President urges better community cooperation to support crime fighting

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President David Granger, today, expressed his confidence in the ability of the Guyana Police Force (GPF) to tackle crime and discharge its mandate of service and protection to the people of Guyana but noted limited resources and the unpredictable nature of some crimes, which plague the society as challenges that they face in the execution of their duties.

 Police Commissioner, Mr. Seelall Persaud giving a brief overview of some of the Force's activities over the past year
Police Commissioner, Mr. Seelall Persaud giving a brief overview of some of the Force’s activities over the past year

The Head of State was at the time, speaking to Force’s top brass at its annual Christmas breakfast at Eve Leary. Minister of Public Security, Mr. Khemraj Ramjattan was also in attendance.

The Head of State said that through the National Security Committee (NSC), which meets on a weekly basis, the Administration ensures that it remains engaged at all times with the Force and added that Government remains committed to the development of a better equipped and more effective GPF over time. “We do not criticise; we sit and discuss how best we can resolve these issues,” he said.

The President also commended the Commissioner of Police, Mr. Seelall Persaud, who, in addition to implementing enforcement measures and advancing the recommendations by the NSC, has embarked on a range of social programmes, in order to reach out to communities to improve relationships with the Force and positively impact the country’s youth.

President Granger explained that crime is not just about career crooks and professional law enforcement officers. It is also about society and the conditions under which people live. In this regard, he said that “the Force has shown that it is responsive to the changes of the society.”

He urged the management of the GPF to continue to engage citizens, particularly youths and work with them to ensure that they are deterred from any form of criminal behaviour. He noted that in some cases where youths drop out of school at the age of 13 and 14, they fall prey to negative influences to the point where they do not recognise any form of authority and that it is the men and women in uniform, who have to deal with the consequences.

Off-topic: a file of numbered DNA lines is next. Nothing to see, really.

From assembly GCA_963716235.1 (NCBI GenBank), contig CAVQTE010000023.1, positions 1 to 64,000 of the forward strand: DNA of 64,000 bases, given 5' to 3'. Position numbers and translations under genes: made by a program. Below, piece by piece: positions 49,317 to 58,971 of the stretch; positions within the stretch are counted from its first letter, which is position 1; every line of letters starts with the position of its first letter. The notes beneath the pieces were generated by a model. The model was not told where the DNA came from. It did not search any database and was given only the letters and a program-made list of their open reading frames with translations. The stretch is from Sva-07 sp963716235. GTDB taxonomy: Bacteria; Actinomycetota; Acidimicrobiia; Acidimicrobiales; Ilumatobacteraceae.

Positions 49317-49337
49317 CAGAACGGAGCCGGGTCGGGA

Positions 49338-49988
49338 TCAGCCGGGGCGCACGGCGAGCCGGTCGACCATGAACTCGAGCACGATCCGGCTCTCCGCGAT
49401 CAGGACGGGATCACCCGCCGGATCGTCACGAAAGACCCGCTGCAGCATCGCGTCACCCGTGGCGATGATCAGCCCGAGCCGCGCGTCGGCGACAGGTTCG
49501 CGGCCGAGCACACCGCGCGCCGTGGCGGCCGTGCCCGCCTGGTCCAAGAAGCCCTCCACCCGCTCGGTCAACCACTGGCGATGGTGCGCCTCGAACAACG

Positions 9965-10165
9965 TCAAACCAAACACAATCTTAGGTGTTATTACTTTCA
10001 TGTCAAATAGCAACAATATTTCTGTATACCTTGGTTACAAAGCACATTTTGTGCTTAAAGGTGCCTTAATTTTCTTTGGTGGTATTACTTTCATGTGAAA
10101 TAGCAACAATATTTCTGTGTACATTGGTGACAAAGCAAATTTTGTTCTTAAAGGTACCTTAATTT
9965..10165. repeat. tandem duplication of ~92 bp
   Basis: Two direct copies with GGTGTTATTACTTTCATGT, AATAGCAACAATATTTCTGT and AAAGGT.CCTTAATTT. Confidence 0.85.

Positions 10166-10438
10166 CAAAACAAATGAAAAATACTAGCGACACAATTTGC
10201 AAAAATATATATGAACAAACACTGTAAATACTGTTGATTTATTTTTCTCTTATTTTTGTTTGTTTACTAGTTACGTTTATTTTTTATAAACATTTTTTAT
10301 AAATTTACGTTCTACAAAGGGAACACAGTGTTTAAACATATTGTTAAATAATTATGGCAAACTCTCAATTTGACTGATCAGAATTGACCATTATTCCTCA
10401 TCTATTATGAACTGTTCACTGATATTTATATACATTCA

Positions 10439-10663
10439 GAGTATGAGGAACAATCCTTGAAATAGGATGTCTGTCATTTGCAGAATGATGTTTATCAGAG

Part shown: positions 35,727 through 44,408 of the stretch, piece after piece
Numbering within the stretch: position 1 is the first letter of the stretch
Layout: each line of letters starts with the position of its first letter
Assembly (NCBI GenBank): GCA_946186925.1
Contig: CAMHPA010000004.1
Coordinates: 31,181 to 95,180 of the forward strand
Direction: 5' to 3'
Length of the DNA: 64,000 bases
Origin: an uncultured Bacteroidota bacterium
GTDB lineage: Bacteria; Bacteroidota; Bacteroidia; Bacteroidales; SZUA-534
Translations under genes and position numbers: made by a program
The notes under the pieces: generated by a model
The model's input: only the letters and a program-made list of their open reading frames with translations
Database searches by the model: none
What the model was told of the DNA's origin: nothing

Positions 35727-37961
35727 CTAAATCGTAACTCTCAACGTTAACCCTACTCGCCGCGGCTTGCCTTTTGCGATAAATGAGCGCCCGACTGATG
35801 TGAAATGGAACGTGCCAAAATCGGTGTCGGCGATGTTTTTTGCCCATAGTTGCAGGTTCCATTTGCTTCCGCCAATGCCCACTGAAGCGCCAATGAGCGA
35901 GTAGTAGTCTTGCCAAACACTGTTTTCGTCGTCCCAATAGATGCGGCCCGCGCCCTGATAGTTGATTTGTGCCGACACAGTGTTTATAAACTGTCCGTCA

Emphasising the importance of community support for the work of the GPF and their role in supporting crime prevention, the President also called on citizens to work with the police, noting the unpredictable nature of certain crimes and the fact that it is impossible for police officers to be everywhere at the same time. “The police force faces the greatest burden of all on the streets in terms of traffic and most of all, interpersonal violence, which is impossible to predict,” he said.

Turning to the officers, the President thanked them for their service over the past 11 months and said that even as Government continues to use available resources to ensure that the GPF can adequately perform their duties that public security will improve over time.

“We are interested in a safe country and we will continue to work with you. We are very grateful to you for the sacrifices you make… You face criticisms every day and you get some of criticisms, which you do not deserve, but I would like to assure you on the part of the Government, we will continue to support the police so that we can make Guyana a safe place. I am confident that in years to come things will get better,” President Granger said.

Meanwhile, Commissioner Persaud said that every year brings its own challenges and that the Force is aware that much more needs to be done and this is why it is focusing heavily on enhancing its relations with the public with a view to improving crime intelligence and other vital reforms.

“We are dealing with the millennial generation… We have to find a way of communicating with them and to share our experiences with them; to develop ways in which that will help them to take care of their own security and make good judgements,” the Commissioner said.

Speaking on the most recent crime statistics, which showed a 16 percent reduction in serious crimes at the end of November compared to the corresponding period last year, Commissioner said that while progress has been made, there is much more work to be done. According to that report, the Force also seized 96 unlicensed firearms; 42 pistols, 28 revolvers, 24 shotguns and two rifles. With regard to the traffic department, there was an 11 percent increase in fatal accidents with 115 fatalities at the end of November, compared to 112 for the same period last year.

This Christmas breakfast is a traditional year-end activity, which brings together all of the divisional commanders, assistant commissioners, department heads and retired police officers to interact with the Commander-in-Chief and reflect on the year. It also serves to boost morale and build camaraderie in the Force. (MOTP)

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